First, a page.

An academic study of how tourism affects the manta rays gave five recommendations on diving responsibly with the rays so as not to affect their feeding behaviour.
- Observe mantas passively
- Keep 3 m between you and the manta (not always easy when the manta swims straight towards you)
- Approach from the side of the manta ray
- Inexperienced snorkellers should not dive underneath or near manta rays
- At sites with juveniles, be more cautious when approaching manta rays
Both species of Manta are found around the globe, their ranges overlapping in some places like Mozambique. It is difficult for a diver to distinguish between the two species. Both can be shades of black or white. They are also sometimes confused with the devil rays of the genus Mobula.
The Giant Manta Ray appears to be a seasonal visitor to coastal or offshore sites. While this species seems more solitary than the Reef Manta Ray, Giant Manta Rays are often seen aggregating in large numbers to feed, mate, or clean. Sightings of these giant rays are often seasonal or sporadic but in a few locations their presence is a more common occurrence. At certain times of the year you can see the Giant Manta Ray at aggregation sites such as the Similan Islands, Thailand; northeast North Island, New Zealand; Laje de Santos Marine Park, Brazil; Isla de la Plata, Ecuador; Cocos Island, Costa Rica; and Isla Holbox, Mexico. Being oceanic, you see them less frequently than the Reef Manta Ray.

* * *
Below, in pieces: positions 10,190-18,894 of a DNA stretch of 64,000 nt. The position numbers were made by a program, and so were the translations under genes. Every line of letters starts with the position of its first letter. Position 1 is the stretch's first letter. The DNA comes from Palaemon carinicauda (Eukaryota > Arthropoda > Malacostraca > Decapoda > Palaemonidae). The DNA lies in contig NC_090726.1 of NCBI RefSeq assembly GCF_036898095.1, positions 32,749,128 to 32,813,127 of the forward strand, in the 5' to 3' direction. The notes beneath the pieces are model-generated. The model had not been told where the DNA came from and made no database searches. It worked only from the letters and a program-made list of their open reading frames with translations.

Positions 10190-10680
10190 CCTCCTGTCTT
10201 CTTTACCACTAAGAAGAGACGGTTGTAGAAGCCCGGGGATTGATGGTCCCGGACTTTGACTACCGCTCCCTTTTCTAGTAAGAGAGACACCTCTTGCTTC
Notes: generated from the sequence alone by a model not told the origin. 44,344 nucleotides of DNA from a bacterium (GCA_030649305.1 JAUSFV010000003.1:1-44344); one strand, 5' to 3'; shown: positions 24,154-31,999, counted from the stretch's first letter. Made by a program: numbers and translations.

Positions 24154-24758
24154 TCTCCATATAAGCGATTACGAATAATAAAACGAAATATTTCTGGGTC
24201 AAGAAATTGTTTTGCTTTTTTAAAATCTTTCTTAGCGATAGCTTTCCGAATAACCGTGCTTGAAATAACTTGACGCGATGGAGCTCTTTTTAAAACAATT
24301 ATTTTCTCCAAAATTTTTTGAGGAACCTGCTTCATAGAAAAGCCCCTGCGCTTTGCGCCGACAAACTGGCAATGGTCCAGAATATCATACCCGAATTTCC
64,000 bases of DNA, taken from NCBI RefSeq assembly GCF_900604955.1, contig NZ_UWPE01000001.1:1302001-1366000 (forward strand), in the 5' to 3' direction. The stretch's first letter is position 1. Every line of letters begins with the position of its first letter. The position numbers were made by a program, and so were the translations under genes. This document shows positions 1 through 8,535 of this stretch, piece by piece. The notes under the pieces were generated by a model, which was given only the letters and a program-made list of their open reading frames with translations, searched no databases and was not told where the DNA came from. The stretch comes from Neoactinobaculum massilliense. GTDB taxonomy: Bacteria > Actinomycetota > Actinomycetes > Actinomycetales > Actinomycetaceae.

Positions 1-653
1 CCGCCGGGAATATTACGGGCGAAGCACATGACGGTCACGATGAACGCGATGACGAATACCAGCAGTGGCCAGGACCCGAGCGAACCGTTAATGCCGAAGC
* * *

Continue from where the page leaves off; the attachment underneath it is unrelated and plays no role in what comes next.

Reef Manta Ray in Komodo. Photo by Vovo Korth, Duyung Baru liveaboard
The Reef Manta Ray lives from the Sinai Peninsula in the Red Sea to Durban, South Africa in the Western Indian Ocean, and from Thailand to waters off Perth, Western Australia in the Eastern Indian Ocean. In the eastern and south Pacific, the Reef Manta Ray occurs from the islands on Ryukyu Arc, Japan in the north to the Solitary Islands, Australia in the south and is sighted as far east as French Polynesia south of the equator and Kailua Kona, Hawaii north of the equator. Reef Manta Rays do not commonly venture from coastal waters, often moving between inshore cleaning stations and feeding areas. The Reef Manta Ray can reach 5 m across, however, most mature individuals do not exceed 4 m.
Read more: https://www.scubatravel.co.uk/mantaray.html
Win Maldives Dive Holiday worth $5000
Fleet of robots maps ocean fronts
Indonesian children get free goggles to watch the reef
Which marine mammals are most at risk from increased Arctic ship traffic?
Using sound to detect undersea methane might help measure greenhouse gas
Offshore wind farming: the most under rated source of energy?
Step Inside the World's First Intertidal Art Gallery
Guylian announce underwater seahorse photography competition
SCUBA News is licensed under a Creative Commons Attribution 4.0 Unported License. This means we are happy for you to reuse our material for both commercial and non-commercial use as long as you: credit the name of the author, link back to the SCUBA Travel website and say if you have made any changes. Some of the photos though, might be copyright the photographer. If in doubt please get in touch.
Photo credits: Tim Nicholson, Andrew Reay-Robinson